The liturgy is God’s gift to us because it conveys God’s salvation; our salvation is accomplished through it. Still, the liturgy would not exist if God had not given His apostles the teaching, the commandments, and the directions to convey said salvation.

      Only subsequent to God’s saving action was His Commission to the apostles (at Matthew 28) to go to all nations, baptizing, and teaching all that He commanded them. God’s saving action was completed on Calvary; MAN NEEDS the liturgy IN ORDER TO RE-ENACT, to re-present, to commemorate, make available and to RECEIVE the grace of God’s saving action which was once and for all. We NEED the liturgy. In that sense it was made by God for man and is God’s gift to us.

      We should at least have the courtesy to look to God in the liturgy to thank Him instead of kissing and hugging each other. We offer Jesus, our only perfect sacrifice, to God the Father in the liturgy in order to re-enact what He once Himself did for us. God comes first in the Commandments. Only God has eternal life. Only God gives Himself and is thereby our salvation.

      The liturgy is God’s gift to us, and it is neither right nor just that Francis sees fit to restrict God’s gifts in the name of Church “unity.” Church unity arises from and is given by God.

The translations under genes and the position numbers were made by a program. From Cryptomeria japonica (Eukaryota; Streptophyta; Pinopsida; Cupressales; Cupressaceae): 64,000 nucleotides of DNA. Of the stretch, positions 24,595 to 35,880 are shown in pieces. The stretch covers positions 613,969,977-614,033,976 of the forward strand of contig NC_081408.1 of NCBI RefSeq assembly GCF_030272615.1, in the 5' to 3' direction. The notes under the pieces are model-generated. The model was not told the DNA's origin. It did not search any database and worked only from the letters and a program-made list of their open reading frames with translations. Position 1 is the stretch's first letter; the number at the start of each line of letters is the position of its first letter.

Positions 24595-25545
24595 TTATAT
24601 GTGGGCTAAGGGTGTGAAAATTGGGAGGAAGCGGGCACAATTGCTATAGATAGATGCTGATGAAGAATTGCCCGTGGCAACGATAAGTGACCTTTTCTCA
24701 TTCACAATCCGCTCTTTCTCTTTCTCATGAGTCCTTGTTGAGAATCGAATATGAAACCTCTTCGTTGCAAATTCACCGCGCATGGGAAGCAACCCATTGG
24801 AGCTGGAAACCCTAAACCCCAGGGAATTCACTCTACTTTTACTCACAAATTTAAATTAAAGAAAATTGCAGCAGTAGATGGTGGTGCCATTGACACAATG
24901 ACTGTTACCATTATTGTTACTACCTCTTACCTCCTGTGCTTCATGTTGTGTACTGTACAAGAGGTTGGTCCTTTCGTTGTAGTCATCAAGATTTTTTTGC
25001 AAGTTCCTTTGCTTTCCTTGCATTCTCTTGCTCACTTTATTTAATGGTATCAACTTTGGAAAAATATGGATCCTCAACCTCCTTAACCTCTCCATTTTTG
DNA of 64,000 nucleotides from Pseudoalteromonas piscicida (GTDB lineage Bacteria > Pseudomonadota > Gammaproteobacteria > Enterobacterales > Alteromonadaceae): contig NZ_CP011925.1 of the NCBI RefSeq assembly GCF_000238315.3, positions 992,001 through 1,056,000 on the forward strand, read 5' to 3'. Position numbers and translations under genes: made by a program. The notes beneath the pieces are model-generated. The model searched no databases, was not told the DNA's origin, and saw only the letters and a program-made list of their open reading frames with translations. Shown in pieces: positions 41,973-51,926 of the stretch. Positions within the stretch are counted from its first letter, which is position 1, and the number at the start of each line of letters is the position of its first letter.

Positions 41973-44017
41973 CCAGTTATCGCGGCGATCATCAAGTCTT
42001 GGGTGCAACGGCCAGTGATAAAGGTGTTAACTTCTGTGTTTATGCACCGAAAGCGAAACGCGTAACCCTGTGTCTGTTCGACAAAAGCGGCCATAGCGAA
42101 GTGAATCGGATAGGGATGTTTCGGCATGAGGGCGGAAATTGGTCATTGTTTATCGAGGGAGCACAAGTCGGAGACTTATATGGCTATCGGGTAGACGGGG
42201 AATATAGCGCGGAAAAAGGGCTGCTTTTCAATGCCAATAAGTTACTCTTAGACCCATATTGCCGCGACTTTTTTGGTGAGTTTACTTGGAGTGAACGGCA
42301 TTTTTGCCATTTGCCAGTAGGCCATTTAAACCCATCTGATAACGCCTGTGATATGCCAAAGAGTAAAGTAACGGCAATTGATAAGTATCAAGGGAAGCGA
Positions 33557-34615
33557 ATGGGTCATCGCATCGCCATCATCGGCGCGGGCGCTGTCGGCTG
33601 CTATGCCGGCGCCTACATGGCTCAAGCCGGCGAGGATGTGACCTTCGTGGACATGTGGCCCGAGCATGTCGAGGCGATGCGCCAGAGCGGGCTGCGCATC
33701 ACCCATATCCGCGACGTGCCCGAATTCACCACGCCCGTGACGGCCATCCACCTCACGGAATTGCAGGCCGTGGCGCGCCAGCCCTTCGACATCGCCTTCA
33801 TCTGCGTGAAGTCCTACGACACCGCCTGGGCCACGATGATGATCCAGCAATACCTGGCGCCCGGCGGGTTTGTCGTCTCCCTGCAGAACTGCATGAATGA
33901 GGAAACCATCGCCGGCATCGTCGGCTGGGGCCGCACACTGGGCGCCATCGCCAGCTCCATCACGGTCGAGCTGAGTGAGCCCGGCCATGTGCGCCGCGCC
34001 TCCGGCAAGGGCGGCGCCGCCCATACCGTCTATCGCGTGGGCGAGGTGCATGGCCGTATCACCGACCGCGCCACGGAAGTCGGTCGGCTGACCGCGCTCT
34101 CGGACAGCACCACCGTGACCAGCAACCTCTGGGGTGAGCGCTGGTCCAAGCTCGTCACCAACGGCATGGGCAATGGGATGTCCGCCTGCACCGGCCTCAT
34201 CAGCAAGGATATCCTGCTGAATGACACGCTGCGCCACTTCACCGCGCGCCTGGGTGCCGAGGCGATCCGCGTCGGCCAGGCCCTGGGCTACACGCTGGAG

The Pope is to be God’s Vicar but Francis refused that honor. [I wonder why.]

  13. I was being somewhat tongue-in-check. I honestly have no idea where Pope Francis will end up, but my first sentence “If the Tridentine Rite pleases God, I would imagine that it will remain after Pope Francis is gone,” seems a bit harsh.
    A saint, as I understand it, is simply a person the Church knows for a fact is in Heaven.

  14. “If the pope can determine what is required for sacramental validity, what is preventing the Holy Father from replacing the bread and wine used for the consecration at Mass with rice and tea?”

    It didn’t say “determine,” it said “approve or define”. By your logic you could say that if the pope has the power to approve or define anything about dogma he also has the power to change it. But this doesn’t follow.

  15. From Mass and Memory, by Martin Mossback.
    July 30, 2021

    The vehemence of the motu proprio’s language suggests that this directive has come too late. The circles that adhere to liturgical tradition have indeed drastically changed in the last decades. The Tridentine Mass is no longer attended only by those who miss the liturgy of their childhood, but also by people who have discovered the liturgy anew and are fascinated by it—including many converts, many who have long been estranged from the Church. The liturgy is their passion and they know its every detail. There are many priestly vocations among them. These young men do not only attend the seminaries maintained by the priestly fraternities of tradition. Many of them undergo the usual training for the priesthood, and are nevertheless convinced that their vocation is strengthened precisely by knowledge of the traditional rite. Curiosity about the suppressed Catholic tradition has grown, even though many had depicted this tradition as obsolete and unsound. Aldous Huxley illustrated this kind of amazement in Brave New World, in which a young man of the modern elite, without a sense of history, discovers the overflowing riches of premodern culture and is enchanted by them.